Southsea’s D-Day Museum says farewell to its final vehicle

Back row: James Daly, collections researcher, Tim Gower, collections supervision, Nick Thompson, technologies assistant officers and Andrew Whitmarsh, development officer. Front is Katy Ball, collections registrar. They are pictured in front of Second World War landing craft, L247.
Back row: James Daly, collections researcher, Tim Gower, collections supervision, Nick Thompson, technologies assistant officers and Andrew Whitmarsh, development officer. Front is Katy Ball, collections registrar. They are pictured in front of Second World War landing craft, L247.
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HISTORIANS have packed away the last couple of wartime vehicles at Southsea’s D-Day Museum ahead of the site’s £4.9m revamp.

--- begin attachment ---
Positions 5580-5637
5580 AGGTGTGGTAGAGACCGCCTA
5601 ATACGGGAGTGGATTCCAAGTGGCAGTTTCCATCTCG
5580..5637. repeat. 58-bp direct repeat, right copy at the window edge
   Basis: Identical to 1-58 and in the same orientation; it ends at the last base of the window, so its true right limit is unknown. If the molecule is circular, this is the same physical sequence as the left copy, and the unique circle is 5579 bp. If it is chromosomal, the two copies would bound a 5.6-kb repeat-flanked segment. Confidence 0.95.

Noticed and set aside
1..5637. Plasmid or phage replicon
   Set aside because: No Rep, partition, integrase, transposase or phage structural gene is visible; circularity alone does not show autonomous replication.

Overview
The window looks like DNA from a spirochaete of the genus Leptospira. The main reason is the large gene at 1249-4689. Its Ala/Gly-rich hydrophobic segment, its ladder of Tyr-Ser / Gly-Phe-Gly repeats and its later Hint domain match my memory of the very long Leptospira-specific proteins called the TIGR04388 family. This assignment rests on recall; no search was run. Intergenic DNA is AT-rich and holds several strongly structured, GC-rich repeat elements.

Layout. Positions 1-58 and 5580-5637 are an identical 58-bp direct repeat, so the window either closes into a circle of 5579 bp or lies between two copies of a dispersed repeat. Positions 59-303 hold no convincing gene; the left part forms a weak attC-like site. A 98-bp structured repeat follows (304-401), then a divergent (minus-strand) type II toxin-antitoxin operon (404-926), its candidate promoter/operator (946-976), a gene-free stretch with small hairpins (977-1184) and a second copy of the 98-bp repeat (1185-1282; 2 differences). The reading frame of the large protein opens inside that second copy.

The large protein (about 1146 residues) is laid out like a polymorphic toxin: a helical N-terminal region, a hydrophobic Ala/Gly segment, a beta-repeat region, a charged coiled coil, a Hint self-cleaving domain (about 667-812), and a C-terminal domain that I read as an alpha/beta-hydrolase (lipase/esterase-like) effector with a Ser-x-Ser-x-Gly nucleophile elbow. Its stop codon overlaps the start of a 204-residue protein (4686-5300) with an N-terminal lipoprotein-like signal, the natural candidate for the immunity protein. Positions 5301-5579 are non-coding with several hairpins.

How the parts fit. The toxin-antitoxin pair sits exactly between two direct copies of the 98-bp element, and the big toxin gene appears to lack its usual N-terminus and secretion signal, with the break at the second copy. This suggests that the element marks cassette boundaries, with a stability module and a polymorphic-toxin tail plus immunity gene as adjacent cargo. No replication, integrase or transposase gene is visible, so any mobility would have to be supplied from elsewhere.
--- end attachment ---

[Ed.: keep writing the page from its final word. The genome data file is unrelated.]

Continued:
Five-tonne landing craft L247 was yesterday shipped onto low-loader lorry and transported into storage along with a Second World War Jeep.

The move comes days after the site’s two other amphibious vehicles — Vera, a converted Sherman tank, and Duck, a troop transport — were removed from the museum last week.

Katy Ball, collections registrar at the attraction, oversaw the latest move.

She explained it was a key milestone in bringing forward the heritage asset’s revamp.

‘Seeing L247 go is a big deal. It feels more dramatic than when the other vehicles were taken away,’ she said.

The landing craft was one of those used during the D-Day invasion on June 6, 1944 and had been at the museum since 1994.

It will now go into storage and is expected to return to the city in winter before the new museum re-opens in spring, 2018.